Danger Ruby plugin on CI

As outlined in the above SwiftFormat documentation, we can use the Danger Ruby plugin by adding the danger-swiftformat plugin to our Gemfile.

However, not every project can make use of the SwiftFormat Danger Ruby plugin. This is because the project may already make use of DangerJS and associated plugins. The SwiftFormat plugin doesn't integrate seamlessly with the existing CI infrastructure and furthermore we run into similar issues described for the post-receive hook. These include potential delays applying formatting changes in separate CI commits and having to synchronise local branches with the remote regularly during development.

Why use SwiftFormat?

I believe the benefits of SwiftFormat outweigh its disadvantages because the disadvantages can be mitigated in the short term, and the long-term benefits outweigh the short term friction.


  1. SwiftFormat and SwiftLint configs codify a standardised style guide for the codebase. So rather than having to worry about enforcing a style guide after deciding on one, we can automate best practice by deploying the tool on the project. Individual developers may have their own personal style preferences that differ from others on the team, and using this tool enables every developer to align to the project's specific conventions automatically.
  2. Static analysis tools improve code quality in the codebase and pay dividends over time, even if the initial deployment stages can be painful. SwiftFormat helps us to follow the KISS principle with numerous rules to remove implicit self, remove unnecessary weak keywords and much more.
  3. Integrating SwiftFormat into CI, Git or the Build Process enables us to catch formatting/style issues before they are added to the codebase and automatically enforces it without additional effort. They reduce the number of comments during code review and thus improve developer velocity. Developers get more time to focus on more important issues such as testing, architecture and design patterns!


It can take time to agree on a common set of rules for the project to follow, what folders to exclude, and figuring out the optimal solution for the specific codebase. In the short term, we need to monitor feedback from the wider team to ensure a stable transition.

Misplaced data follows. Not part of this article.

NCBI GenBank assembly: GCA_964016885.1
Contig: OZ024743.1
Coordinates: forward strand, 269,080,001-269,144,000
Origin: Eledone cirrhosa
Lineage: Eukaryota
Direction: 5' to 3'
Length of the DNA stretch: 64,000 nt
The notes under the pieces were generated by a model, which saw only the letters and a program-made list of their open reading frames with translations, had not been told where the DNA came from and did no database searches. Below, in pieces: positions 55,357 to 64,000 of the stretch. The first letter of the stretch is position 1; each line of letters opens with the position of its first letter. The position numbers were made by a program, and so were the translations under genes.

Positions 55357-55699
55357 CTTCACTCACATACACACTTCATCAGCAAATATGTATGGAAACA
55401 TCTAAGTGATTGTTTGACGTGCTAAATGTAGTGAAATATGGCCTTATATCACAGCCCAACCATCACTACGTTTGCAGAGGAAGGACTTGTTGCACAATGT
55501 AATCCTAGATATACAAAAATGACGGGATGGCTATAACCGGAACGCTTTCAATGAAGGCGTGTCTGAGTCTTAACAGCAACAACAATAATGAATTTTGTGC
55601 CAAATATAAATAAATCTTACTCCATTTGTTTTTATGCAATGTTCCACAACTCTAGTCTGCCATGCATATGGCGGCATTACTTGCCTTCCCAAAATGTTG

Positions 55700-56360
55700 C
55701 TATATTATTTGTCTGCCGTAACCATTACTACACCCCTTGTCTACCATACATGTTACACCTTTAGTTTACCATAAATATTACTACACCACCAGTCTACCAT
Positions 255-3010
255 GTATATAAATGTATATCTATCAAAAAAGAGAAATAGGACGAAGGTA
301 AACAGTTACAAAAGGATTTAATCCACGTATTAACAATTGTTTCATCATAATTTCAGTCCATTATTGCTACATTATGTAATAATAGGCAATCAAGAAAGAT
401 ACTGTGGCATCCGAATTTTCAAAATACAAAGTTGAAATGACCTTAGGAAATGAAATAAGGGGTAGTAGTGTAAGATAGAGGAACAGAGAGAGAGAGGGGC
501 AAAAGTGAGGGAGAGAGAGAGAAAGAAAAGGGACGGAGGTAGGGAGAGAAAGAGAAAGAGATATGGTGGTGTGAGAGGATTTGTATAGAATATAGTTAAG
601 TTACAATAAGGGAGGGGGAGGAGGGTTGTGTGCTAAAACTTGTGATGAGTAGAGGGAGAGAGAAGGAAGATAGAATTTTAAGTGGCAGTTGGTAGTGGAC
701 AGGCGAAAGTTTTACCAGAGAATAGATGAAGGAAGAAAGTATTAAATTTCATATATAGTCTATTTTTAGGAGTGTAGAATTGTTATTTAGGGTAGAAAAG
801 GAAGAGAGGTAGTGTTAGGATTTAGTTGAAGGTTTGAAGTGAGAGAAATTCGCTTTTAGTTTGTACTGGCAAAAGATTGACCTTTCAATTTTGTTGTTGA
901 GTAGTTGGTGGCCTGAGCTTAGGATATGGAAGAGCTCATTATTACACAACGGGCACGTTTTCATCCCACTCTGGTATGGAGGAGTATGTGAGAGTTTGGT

My favourite SwiftFormat solution

I have successfully deployed SwiftFormat on multiple projects and formatted all files on the project through the typical PR merging process.

I considered all approaches for deployment in the early stages, but decided on the pre-commit hook solution in the end because it was the easiest to deploy for my current setup and provided most of the automation benefits I was after.

I made use of the NPM husky package which was already integrated in the app, adding the following changes to our package.json to lint only the staged files:

"husky": {
    "hooks": {
      "pre-commit": "lint-staged"
  "lint-staged": {
    "ios/**/*.swift": [
      "ios/Pods/SwiftLint/swiftlint autocorrect",
      "git add"

I came up with a solution to integrate SwiftLint autocorrect after applying SwiftFormat into the commit pipeline, so that the tools don't have conflicting changes. SwiftLint was now integrated deeply within the app both as a build phase and pre-commit hook.

Others found the tool painful to work with in the beginning because of Merge Commits, as outlined above. I worked around this by disabling hooks on merge commits and also creating an Open PR to apply swiftformat to all remaining files once the majority of the project had been formatted organically.

I collated feedback from other developers to align on rules and agreed on the following .swiftlint.yml:

# File options, update these for your project
--exclude Pods,Project/GraphQL/CodeGen/generated,ProjectTests/Source/AutoMocks

# Format options
--commas always
--stripunusedargs closure-only
--ranges no-space
--patternlet inline
--closurevoid preserve
--decimalgrouping 3,5

--disable strongoutlets, wrapMultilineStatementBraces, andOperator, extensionAccessControl

We experienced friction during the early stages, but worked around this by updating the config as we went along, for example to exclude certain folder paths for excluding generated files from formatting and to disable certain rules. I disabled the strong outlets rule because I found some outlets were in fact causing memory cycles. Other rules were disabled because they were found to provide negligible cosmetic improvements.

Overall though, I found that we have fewer PR comments around style changes and velocity has improved! Teams have voted to maintain usage of the tool as the tool is a well established best practice for large codebases, and because they worked through the major teething issues.


  1. https://github.com/nicklockwood/SwiftFormat
  2. https://medium.com/@Dungeon_Master/the-simple-way-to-integrate-continuous-integration-ci-cd-with-git-hooks-f6e871b14856
  3. https://github.com/garriguv/danger-ruby-swiftformat